here is no water but only rock
for saxophone quartet
Commissioned by the Athens Saxophone Quartet
T. S. Eliot's masterwork, The Waste Land, is widely recognized as one of the most important and influential poems of the 20th century. In his notes on the poem, Eliot says that the first part of the fifth section of the poem (What The Thunder Said) employs three themes: "the journey to Emmaus, the approach to the Chapel Perilous (see Miss Weston's book), and the present decay of eastern Europe." Regardless of these deeper references, this section of the poem features some of Eliot's most striking and effective imagery. Beginning in the second stanza, at line 331, with the words "Here is no water but only rock," Eliot's imagery turns dry, suffocating, and desperate. His use of repetition over the next 27 lines drives home the feeling of a person lost in a desert of rock, searching endlessly for water, but finding none. In the quartet here is no water but only rock, the music is similarly arid – especially in the opening section – and searches futilely for stability and comfort. It achieves a sort of stability and trajectory in the end, through appropriating the rhythms and energy of rock music, but mixed with a grating, dissonant, aggressive sense of harmony, which offers no succor or release. The closest the music comes to water is in the tenor saxophone solo at rehearsal letter J – which references the "God-Music" section of Crumb's Black Angels – but the search ends once more in rock.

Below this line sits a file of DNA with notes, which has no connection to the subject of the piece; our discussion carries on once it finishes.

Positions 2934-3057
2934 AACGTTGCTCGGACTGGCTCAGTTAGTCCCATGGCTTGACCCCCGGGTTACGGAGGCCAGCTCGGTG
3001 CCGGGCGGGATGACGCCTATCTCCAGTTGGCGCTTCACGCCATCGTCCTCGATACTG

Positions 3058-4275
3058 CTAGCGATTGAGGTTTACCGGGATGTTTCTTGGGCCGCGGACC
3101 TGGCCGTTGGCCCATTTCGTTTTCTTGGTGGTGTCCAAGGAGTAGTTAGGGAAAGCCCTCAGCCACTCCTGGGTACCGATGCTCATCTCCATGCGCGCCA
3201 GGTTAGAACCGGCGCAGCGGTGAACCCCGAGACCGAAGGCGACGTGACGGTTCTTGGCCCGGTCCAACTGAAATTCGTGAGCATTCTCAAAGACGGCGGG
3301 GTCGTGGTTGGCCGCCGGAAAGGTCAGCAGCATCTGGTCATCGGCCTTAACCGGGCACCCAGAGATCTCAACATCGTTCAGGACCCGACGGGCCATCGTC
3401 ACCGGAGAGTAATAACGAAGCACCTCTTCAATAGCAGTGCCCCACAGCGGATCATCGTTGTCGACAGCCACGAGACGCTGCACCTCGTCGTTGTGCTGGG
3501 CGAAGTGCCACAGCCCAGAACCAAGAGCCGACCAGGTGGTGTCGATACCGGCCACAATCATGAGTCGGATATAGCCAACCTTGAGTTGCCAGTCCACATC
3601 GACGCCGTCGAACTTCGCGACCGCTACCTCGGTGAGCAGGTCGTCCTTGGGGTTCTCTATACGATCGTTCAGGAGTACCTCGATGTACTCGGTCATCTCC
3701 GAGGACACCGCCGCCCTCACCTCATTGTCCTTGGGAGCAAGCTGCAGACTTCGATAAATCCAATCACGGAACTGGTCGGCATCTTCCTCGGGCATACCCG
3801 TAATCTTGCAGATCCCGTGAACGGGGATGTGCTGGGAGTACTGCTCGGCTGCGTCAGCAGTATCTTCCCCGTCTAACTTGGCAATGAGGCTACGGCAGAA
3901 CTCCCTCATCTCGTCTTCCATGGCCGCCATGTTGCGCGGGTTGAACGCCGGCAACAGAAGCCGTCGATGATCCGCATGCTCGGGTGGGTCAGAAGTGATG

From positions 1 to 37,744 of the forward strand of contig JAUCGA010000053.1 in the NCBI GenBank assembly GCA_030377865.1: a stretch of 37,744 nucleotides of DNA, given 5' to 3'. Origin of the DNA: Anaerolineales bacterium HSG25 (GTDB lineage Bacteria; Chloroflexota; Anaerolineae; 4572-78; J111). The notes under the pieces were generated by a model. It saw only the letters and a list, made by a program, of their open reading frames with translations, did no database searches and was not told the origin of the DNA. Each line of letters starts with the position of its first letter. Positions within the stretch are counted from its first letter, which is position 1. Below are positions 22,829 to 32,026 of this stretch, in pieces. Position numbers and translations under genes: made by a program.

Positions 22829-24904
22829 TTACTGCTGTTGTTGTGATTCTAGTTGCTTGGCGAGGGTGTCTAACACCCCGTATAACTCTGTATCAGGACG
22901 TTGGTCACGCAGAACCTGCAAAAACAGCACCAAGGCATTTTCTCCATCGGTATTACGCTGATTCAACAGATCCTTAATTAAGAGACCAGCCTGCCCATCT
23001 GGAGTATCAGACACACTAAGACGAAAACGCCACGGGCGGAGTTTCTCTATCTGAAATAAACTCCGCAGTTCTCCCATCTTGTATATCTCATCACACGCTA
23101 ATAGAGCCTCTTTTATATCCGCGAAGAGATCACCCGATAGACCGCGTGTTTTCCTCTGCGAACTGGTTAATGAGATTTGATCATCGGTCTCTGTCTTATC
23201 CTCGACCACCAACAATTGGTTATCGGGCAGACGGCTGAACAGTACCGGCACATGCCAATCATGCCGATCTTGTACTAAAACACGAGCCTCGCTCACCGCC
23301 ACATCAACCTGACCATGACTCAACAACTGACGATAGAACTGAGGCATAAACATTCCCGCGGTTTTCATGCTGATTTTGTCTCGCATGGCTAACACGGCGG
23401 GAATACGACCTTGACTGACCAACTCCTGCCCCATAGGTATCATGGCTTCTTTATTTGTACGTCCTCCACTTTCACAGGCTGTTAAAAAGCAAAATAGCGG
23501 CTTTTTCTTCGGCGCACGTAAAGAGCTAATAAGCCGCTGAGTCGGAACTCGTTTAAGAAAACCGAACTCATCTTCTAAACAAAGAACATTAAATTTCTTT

Score and Recording
Click the PDF icon below for a viewable score in PDF format. For a printable score and other performance materials, including the necessary software, please contact me.